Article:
Earlier in the year COVID-19 papers were still dominating our top ten chart, but in August the list included a range of topics. Three new additions to the list have been highlighted below.
Association between glucocorticoid use and brain structure
At number three in the chart we have Van der Meulen et al. with a prospective cohort study using data from the UK Biobank. They investigated whether Glucocorticoid use causes changes in the grey matter volume and white matter microstructure in the brain. Glucocorticoids are immunosuppressive drugs with a range of reported side effects including neuropsychiatric side effects. Van der Meulen et al. found that Glucocorticoid use was associated with decreased white matter integrity and changes to grey matter volume, they concluded that the changes in brain structure “may contribute to the neuropsychiatric side effects of glucocorticoid medication”. However, they were not able to investigate whether there were any dose- or duration-dependent associations of Glucocorticoid use as these data were not available in the UK Biobank.
Machine learning based identification of COVID-19 infection using wearable devices
Risch et al are at number five in the chart with a prospective cohort study to investigate whether presymptomatic COVID-19 can be identified using a wearable sensor bracelet. The ava-bracelet measured five physiological parameters, including respiratory rate and heart rate. A machine-learning algorithm was developed by Risch et al to identify COVID-19 infection based on the physiological changes measured by the bracelet. They found that we may be able to identify COVID-19 infection before symptom onset using wearable devices. They did acknowledge that the limited sample means that the study may lack generalisability.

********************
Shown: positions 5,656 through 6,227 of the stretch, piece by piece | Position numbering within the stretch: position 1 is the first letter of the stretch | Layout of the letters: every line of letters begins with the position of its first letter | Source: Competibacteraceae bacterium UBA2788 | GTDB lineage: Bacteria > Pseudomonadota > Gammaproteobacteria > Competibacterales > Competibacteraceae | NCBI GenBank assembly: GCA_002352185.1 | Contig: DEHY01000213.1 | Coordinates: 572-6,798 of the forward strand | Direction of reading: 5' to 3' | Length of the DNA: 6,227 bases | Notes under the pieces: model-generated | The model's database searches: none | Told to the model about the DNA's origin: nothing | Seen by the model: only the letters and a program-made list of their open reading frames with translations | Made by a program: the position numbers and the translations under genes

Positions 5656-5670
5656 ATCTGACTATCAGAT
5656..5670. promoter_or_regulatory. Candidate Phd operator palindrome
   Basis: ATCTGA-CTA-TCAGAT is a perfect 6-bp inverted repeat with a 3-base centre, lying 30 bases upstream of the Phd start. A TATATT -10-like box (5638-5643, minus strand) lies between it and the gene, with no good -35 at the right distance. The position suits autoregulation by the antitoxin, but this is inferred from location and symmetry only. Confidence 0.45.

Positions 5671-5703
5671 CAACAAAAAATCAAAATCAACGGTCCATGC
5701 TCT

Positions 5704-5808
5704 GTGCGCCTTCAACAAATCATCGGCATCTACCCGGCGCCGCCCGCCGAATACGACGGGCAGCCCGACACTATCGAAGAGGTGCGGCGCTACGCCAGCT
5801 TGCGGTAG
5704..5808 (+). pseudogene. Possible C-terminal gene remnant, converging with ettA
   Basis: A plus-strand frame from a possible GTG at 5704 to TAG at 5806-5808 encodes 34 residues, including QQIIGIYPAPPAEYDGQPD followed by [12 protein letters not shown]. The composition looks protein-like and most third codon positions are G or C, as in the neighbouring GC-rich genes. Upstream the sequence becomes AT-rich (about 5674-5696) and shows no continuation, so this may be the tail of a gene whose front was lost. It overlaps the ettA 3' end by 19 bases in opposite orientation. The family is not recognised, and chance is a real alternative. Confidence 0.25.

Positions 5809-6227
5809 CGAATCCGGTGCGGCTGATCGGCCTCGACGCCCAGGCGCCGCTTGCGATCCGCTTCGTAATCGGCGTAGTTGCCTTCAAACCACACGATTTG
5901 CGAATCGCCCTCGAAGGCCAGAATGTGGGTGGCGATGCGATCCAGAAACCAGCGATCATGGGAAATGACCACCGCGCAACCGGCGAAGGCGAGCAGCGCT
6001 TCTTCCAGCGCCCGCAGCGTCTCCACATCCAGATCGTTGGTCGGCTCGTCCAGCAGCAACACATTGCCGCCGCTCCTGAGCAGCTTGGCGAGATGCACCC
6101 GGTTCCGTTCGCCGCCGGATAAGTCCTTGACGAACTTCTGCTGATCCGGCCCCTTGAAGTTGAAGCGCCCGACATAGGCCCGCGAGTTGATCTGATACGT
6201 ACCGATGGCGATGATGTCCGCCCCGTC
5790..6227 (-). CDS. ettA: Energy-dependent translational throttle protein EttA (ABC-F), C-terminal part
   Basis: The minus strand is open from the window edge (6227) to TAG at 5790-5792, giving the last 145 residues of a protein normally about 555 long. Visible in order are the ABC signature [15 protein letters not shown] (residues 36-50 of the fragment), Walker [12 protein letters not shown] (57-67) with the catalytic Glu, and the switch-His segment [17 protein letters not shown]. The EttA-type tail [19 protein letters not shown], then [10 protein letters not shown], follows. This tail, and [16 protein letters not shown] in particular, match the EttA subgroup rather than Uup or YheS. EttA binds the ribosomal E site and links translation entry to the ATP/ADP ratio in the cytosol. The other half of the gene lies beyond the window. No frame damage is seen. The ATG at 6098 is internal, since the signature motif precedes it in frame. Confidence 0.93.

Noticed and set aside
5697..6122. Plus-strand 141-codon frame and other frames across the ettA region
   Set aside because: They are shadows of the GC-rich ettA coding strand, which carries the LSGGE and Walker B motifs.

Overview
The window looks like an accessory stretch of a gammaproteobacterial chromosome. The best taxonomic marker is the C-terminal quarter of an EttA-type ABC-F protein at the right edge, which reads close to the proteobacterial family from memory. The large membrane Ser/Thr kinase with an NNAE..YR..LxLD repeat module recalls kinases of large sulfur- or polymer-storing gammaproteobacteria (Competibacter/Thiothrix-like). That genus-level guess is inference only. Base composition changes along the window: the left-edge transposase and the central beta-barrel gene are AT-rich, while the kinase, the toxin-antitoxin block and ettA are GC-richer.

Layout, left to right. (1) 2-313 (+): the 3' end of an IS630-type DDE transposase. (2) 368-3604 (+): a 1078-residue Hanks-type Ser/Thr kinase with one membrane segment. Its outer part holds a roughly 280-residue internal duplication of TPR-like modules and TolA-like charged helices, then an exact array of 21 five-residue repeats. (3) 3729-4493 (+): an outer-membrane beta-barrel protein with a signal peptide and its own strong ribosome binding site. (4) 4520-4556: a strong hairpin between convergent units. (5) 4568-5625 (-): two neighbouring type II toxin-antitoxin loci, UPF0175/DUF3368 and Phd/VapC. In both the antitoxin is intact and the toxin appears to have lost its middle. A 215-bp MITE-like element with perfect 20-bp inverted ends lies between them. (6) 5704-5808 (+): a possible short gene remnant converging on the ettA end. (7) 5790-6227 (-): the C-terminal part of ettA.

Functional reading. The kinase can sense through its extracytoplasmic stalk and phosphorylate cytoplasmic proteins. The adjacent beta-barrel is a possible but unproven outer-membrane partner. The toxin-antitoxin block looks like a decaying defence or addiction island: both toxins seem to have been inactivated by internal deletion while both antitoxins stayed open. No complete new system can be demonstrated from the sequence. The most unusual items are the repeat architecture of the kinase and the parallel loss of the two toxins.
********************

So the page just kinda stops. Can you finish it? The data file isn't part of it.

Impact of minimum unit pricing on alcohol consumption in Scotland
At number nine is Rehm et al with a controlled interrupted time series analysis investigating whether the introduction of minimum unit pricing impacted alcohol consumption. In 2018 a minimum price of 50p per unit of alcohol was introduced with the aim of reducing harmful alcohol consumption. Rehm et al used “drink diary” data to assess consumption levels, where participants retrospectively share how much alcohol they have drunk over the previous week. They found that the introduction of the minimum unit pricing was associated with a reduction in alcohol consumption and that a greater reduction in consumption was found in women than in men. Lower reductions in alcohol consumption were seen in young men and people living in deprived areas. However, alcohol consumption may have been inaccurately estimated by those who were surveyed as the data was collected retrospectively.
Below is the full list of papers that were the most read in BMJ Open during August 2022.
Most read figures are based on pdf downloads and full text views. Abstract views are excluded.
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